We took the story to the newspaper of record, the New York Times, but they didn't want to talk to us, didn't even want to hear what we had to say. This is a newspaper that has so often been accused of leaning so far toward the Democrats that they can't give Republicans a fair shake. It took another year or two, but I came to question the landscape of political reality as painted by the Times.
The Krugman story was another big event for me, shaking my faith. Krugman published that last column warning of election theft just a few days before the 2004 presidential election. Then, on November 1, the Times abruptly announced that Krugman was "on leave" for a few months, writing his book. By the time his column returned the following February (2005), we knew a lot more about ways in which Secretary of State Ken Blackwell had stolen Ohio for Bush.
But Krugman didn't write about that. In fact, he has not written a word about election theft since.
The Nation had that very revealing article in the summer of 2004. Then in November, the election was stolen, just as they had predicted. But The Nation completely changed their tune, and in fact, David Corn published disinformation, clearly designed to discredit the election integrity movement. (The Nation has taken down the original link, but a copy of Corn's article can be read here.)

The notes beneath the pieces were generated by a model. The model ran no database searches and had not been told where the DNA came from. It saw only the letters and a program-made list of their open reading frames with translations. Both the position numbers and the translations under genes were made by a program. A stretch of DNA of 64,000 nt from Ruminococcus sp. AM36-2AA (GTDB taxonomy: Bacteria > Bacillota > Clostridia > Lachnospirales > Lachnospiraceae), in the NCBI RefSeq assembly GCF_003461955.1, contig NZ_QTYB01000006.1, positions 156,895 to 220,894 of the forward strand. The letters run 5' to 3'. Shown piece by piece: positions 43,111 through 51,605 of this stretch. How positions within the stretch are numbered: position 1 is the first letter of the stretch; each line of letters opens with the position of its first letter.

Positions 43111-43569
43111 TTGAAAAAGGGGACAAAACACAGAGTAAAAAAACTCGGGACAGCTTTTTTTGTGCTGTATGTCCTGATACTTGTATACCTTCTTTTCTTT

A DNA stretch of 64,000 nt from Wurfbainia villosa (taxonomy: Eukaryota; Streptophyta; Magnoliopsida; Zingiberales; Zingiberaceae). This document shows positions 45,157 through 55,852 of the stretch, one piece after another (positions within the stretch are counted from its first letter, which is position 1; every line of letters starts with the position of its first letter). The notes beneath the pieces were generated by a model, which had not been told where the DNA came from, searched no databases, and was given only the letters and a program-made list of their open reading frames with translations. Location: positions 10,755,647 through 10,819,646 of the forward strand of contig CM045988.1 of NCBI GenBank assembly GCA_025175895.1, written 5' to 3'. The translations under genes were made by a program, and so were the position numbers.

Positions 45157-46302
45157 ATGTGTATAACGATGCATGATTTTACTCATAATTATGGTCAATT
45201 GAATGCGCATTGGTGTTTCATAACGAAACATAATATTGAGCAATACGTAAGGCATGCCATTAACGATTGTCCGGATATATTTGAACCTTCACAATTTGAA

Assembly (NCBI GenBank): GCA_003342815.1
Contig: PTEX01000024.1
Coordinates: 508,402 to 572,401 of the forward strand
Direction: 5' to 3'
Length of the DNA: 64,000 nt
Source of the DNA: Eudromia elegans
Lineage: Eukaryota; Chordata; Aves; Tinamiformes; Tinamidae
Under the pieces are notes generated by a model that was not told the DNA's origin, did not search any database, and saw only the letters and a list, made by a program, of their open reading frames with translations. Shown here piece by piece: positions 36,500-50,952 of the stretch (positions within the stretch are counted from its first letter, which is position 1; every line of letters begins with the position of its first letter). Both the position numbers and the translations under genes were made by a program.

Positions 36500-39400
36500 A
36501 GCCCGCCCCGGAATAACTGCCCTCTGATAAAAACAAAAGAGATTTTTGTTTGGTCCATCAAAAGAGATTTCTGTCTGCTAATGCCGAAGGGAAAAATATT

I have a friend in Chicago who went to school with Krugman in the 1970s, and in 2006, I had an opportunity to pass a question to him: Why did he stop writing about election theft? My friend reported that Krugman got a deer-in-the-headlights look on his face and said "I'll tell you about that later," but he never did.
JB: You also experienced censorship regarding buying advertising for a book that dealt with the subject of election fraud. Share that story with us, please.
JM: Sure - Like most other public radio stations, WHYY (Philadelphia) doesn't have "advertising" but they do have "donor announcements", which are often used to put a movie or a book or a theatre piece on the air in exchange for a contribution to the station. They're structured just like ads, in that you get a set number of announcements for "contributing" a set amount. So I called their giving office and asked if I could get a book announcement in exchange for a gift, and they said, "sure," and I arranged the donation amount and the number of times it would be announced, and then I told them the name of the book, by Mark Crispin Miller, was Fooled Again: How the Right Stole the 2004 Election, and Why They'll Steal the Next One Too (Unless We Stop Them).